A recent paper
published by the D.C. based Economic Policy Institute “The New Gilded Age: Income Inequality
in the U.S. by State, Metropolitan Area, and County highlights growing income inequality
throughout the United States, detailing the incomes of the top 1 percent and
the bottom 99 percent for each state, county, and Metropolitan area in the United States.
for Rhode Island include:
top 1 percent earned, on average, 18.2 times more than the bottom 99 percent in
Rhode Island. In other New England states, the top 1 percent to bottom 99
percent ratios ranged from 15.4 in Maine to 37.2 in Connecticut.
average annual income of the top 1 percent in Rhode Island was $928,204. To be
in the top 1 percent in Rhode Island, one would have to earn $346,657 or more.
most unequal county in Rhode Island was Bristol County, with a top 1 percent to
bottom 99 percent ratio of 30.2.
Among the most striking data highlighted in the report is the
shift in the share of total income growth by the top 1 percent of families.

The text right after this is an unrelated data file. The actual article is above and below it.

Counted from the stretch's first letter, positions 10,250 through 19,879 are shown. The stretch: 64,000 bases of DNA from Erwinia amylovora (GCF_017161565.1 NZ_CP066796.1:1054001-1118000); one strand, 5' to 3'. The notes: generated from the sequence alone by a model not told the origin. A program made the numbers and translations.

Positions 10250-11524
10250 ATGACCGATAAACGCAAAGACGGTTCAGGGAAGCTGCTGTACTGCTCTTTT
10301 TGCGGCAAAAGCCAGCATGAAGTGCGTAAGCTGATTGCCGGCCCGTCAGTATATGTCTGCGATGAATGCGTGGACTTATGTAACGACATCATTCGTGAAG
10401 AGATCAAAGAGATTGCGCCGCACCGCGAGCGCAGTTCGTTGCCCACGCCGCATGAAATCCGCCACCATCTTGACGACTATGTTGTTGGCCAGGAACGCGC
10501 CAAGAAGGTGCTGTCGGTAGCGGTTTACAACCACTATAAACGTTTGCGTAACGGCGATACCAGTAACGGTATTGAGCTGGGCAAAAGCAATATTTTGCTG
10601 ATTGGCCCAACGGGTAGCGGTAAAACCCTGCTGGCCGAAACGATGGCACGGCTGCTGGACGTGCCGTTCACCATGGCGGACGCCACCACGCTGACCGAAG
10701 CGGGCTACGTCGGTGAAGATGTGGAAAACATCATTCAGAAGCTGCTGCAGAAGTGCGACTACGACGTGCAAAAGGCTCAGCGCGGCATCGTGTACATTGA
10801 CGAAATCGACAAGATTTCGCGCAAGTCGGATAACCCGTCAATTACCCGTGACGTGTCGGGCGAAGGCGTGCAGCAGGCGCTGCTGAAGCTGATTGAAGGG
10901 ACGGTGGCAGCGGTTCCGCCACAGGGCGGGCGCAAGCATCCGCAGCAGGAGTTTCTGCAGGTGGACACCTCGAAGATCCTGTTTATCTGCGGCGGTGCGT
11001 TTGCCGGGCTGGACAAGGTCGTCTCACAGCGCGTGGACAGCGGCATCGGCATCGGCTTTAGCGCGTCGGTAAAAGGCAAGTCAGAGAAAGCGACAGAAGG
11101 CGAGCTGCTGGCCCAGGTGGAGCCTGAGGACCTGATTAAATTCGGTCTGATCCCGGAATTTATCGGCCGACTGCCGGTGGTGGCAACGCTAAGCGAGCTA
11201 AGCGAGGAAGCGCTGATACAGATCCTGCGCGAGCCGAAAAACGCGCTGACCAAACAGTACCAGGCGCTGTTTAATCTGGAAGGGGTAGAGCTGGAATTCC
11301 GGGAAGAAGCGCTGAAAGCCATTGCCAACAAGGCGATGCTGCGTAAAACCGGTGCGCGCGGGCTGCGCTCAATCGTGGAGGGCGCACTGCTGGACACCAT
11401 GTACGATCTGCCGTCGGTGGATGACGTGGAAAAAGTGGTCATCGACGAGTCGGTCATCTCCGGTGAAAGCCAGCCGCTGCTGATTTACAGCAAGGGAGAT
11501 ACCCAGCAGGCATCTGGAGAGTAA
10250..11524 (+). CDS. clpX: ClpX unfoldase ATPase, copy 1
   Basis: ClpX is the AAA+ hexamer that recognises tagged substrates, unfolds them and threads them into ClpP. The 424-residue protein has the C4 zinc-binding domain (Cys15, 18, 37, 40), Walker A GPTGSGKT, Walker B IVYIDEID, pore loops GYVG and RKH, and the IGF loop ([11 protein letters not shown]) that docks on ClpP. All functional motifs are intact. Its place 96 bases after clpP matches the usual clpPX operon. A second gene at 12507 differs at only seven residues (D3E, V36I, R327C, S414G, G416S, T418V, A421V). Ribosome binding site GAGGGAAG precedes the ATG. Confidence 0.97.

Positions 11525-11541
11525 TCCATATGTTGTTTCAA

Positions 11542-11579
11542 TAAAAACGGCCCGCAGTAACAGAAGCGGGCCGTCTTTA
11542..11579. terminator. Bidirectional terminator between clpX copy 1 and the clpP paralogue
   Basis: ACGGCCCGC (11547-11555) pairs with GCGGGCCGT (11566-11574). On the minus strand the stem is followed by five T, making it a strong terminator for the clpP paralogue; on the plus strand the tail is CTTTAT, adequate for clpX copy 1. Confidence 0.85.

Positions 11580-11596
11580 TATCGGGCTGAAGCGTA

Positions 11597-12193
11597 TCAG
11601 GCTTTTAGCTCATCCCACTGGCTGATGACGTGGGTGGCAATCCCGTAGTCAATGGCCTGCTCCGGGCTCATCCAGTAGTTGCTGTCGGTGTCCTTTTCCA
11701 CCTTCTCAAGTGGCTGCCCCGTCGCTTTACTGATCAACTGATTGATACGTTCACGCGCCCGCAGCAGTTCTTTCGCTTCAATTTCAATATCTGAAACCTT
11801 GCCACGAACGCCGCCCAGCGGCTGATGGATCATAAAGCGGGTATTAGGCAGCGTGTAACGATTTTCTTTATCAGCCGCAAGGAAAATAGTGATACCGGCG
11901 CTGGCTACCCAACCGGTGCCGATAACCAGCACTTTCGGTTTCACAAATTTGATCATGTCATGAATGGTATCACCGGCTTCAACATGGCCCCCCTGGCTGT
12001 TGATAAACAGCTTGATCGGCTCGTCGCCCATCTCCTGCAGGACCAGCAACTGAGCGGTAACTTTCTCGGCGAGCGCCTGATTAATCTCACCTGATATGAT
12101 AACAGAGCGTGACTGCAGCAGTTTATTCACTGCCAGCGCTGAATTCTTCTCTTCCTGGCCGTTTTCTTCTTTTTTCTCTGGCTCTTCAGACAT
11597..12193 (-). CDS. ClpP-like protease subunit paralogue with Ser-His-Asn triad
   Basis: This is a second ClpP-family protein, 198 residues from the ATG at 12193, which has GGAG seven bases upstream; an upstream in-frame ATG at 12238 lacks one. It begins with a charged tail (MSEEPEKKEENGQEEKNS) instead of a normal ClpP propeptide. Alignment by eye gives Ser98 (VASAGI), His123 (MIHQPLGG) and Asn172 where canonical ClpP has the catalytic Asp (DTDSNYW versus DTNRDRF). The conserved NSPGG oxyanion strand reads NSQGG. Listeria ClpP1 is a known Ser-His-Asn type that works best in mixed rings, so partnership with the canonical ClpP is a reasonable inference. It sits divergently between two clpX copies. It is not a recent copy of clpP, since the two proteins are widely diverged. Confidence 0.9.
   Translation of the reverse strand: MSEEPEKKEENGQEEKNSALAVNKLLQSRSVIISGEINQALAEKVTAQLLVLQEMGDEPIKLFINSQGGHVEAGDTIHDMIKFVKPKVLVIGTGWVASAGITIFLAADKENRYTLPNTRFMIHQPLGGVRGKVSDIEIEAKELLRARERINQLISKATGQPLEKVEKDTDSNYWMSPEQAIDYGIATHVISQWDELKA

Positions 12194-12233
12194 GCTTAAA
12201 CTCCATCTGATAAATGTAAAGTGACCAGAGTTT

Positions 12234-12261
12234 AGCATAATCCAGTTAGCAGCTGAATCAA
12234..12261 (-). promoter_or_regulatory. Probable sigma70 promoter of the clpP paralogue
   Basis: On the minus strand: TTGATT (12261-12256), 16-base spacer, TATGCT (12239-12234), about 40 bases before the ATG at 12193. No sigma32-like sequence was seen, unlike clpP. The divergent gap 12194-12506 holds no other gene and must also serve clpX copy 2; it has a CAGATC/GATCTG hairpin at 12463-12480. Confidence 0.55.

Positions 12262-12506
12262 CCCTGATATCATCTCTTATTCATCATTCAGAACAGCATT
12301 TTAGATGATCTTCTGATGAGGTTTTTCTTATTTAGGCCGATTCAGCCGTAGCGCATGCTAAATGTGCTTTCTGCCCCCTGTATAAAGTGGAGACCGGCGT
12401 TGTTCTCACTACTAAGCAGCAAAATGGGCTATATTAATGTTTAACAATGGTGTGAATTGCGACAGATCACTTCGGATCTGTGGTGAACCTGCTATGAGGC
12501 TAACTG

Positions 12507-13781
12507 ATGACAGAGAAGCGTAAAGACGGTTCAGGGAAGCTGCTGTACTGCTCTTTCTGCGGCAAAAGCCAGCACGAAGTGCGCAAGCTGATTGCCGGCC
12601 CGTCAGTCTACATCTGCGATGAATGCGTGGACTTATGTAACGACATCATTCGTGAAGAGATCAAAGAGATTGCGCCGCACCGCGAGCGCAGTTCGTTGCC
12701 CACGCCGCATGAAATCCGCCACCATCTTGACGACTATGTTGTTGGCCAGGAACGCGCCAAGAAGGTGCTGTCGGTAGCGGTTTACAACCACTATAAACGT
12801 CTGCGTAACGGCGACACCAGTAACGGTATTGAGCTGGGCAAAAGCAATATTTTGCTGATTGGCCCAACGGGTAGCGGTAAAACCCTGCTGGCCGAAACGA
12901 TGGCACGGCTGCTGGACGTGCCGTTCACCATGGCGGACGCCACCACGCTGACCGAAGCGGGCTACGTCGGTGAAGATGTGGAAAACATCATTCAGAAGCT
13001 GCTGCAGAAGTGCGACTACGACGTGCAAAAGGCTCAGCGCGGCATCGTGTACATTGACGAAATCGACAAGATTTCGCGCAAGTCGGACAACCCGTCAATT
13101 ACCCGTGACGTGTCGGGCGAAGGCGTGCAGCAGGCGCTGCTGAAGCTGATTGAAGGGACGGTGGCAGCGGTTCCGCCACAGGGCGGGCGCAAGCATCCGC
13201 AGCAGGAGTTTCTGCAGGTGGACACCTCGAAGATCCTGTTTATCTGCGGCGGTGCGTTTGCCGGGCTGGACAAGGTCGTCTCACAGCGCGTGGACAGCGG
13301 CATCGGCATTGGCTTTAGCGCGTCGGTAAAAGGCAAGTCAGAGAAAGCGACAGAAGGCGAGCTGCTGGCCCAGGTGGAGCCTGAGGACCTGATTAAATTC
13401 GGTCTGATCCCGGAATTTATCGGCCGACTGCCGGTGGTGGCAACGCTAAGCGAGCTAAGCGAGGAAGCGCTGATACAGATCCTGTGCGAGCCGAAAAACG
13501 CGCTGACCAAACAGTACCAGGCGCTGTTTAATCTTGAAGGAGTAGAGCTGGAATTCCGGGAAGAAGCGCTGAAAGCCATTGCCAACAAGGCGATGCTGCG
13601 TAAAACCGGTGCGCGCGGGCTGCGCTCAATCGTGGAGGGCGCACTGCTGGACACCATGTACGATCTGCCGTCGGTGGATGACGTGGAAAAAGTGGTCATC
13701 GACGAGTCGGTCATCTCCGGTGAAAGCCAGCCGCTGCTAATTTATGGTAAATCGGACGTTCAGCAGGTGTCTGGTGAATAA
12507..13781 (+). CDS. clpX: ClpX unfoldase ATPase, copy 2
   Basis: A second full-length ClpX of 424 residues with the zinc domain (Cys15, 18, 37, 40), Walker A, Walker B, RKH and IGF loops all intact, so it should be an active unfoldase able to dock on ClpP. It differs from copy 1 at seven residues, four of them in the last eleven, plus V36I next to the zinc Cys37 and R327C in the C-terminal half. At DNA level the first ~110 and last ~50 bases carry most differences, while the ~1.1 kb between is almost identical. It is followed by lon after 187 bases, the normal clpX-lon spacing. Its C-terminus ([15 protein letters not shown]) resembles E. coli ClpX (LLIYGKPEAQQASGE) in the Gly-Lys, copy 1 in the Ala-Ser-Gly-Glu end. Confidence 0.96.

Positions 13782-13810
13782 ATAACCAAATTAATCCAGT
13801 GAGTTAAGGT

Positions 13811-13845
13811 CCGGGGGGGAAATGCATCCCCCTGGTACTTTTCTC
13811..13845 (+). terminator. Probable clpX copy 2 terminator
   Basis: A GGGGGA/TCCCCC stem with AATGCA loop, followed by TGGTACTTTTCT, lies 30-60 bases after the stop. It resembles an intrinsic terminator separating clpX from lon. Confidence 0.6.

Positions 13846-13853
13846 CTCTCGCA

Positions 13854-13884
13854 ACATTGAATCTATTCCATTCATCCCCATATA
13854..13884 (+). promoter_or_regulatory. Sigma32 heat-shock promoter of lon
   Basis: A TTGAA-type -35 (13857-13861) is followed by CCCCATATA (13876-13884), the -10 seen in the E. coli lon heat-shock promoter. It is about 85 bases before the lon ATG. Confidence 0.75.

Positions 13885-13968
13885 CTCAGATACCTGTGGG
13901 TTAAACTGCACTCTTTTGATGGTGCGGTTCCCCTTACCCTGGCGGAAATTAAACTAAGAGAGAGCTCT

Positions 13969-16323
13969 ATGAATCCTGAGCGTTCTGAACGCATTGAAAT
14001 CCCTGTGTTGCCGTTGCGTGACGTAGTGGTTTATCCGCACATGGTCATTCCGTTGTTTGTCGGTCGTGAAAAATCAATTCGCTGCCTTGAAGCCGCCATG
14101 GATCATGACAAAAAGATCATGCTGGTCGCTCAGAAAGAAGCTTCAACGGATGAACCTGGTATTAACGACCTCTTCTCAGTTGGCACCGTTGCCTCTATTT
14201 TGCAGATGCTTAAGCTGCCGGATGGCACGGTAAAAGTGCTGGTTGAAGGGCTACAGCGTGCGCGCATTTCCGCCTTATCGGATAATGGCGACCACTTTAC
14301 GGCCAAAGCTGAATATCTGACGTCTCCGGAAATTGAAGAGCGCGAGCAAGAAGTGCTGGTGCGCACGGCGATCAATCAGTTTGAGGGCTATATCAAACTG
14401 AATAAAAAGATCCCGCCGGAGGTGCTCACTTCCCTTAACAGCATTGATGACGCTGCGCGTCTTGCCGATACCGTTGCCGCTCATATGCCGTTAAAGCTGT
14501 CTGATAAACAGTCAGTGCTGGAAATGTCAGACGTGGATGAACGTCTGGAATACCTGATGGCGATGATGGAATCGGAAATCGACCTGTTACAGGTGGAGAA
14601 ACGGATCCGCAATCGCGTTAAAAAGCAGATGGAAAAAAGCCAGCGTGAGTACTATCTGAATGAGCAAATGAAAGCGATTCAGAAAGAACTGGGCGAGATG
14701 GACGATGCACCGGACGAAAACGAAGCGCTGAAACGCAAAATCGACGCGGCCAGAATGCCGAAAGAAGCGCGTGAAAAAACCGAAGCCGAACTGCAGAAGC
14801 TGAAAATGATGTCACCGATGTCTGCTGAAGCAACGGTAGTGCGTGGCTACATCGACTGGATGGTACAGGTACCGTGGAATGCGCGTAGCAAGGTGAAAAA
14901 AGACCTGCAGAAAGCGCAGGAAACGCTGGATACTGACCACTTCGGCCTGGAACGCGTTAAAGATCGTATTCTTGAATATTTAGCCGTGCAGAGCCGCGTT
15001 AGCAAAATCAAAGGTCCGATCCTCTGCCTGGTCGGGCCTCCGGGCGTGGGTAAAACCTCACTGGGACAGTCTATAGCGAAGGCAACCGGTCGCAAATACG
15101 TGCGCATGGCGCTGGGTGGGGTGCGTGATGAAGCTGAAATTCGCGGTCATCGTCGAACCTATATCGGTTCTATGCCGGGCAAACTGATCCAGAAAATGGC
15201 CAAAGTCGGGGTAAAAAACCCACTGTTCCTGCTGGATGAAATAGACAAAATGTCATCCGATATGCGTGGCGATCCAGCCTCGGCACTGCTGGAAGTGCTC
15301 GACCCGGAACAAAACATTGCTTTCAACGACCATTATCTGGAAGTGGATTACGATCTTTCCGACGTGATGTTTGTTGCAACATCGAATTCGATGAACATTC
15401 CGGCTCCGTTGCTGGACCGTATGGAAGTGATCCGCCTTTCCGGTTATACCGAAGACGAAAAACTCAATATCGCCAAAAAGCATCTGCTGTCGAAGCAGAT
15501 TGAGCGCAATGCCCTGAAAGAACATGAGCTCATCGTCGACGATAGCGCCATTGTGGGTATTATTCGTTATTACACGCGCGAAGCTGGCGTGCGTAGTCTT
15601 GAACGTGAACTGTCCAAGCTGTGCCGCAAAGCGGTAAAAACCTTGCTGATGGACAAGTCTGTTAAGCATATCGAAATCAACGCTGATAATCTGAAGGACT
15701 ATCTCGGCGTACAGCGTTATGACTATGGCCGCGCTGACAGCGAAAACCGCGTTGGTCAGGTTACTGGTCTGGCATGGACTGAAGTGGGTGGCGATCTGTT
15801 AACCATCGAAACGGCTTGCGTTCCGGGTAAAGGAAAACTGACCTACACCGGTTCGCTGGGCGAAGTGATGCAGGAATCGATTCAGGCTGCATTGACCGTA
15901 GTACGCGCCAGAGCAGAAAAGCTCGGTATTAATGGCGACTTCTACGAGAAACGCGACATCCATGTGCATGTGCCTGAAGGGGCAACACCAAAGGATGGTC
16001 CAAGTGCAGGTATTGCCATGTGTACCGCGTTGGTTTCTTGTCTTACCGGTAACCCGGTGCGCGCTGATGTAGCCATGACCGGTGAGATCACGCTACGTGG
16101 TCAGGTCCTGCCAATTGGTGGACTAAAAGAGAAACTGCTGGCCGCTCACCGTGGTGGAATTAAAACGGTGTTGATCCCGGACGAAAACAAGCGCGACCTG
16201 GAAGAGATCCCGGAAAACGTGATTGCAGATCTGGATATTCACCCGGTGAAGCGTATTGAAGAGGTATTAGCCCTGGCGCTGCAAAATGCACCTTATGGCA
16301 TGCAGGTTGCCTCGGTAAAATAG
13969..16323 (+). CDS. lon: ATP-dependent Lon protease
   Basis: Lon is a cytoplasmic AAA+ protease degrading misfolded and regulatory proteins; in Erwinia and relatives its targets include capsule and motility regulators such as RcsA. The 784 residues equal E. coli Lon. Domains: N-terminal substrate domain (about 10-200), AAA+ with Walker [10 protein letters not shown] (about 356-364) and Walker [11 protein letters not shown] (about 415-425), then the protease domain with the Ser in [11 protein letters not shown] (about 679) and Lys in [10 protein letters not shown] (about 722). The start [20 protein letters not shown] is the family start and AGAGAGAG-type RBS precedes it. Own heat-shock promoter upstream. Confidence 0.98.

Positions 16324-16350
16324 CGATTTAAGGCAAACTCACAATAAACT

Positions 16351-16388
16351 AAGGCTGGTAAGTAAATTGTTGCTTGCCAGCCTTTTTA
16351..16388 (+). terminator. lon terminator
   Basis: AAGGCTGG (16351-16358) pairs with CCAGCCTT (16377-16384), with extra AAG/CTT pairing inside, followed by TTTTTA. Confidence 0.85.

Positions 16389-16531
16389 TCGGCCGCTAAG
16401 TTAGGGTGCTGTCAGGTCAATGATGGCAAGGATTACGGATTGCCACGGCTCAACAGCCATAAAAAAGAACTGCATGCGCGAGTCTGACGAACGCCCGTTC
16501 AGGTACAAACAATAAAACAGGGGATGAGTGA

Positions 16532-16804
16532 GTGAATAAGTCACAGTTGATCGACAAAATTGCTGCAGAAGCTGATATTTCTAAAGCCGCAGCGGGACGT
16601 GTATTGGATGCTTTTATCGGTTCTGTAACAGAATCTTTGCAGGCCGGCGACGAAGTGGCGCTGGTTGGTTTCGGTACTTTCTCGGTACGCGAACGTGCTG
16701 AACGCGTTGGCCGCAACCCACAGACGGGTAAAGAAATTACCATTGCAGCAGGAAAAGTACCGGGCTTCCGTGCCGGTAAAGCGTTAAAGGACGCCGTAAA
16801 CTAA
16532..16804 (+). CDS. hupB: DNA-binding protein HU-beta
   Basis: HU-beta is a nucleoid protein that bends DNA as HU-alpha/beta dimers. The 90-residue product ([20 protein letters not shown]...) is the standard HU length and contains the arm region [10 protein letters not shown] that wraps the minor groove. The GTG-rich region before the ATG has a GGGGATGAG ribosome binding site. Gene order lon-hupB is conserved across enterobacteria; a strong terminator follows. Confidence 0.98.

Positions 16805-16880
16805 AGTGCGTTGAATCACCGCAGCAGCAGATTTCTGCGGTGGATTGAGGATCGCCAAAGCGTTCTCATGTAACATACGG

Between 1945 and 1973, Rhode Island’s top 1 percent accounted for 0.6 percent
of all income growth, the lowest share in New England, and third lowest in the
country. In contrast, between 1973 and 2015, Rhode Island’s top 1% accounted
for 40.1 percent of all income growth.
Rising inequality affects virtually
every part of the country, not just large urban areas or financial centers. We
can do many things to reduce income inequality in the Ocean State by ensuring
access to post-secondary education, increasing the minimum wage, and putting
policies in place that allow workers to share more fairly in the wealth they
are generating. We need to return bargaining power to Rhode Island workers, and
boost public investments in child care, education, health care, and housing.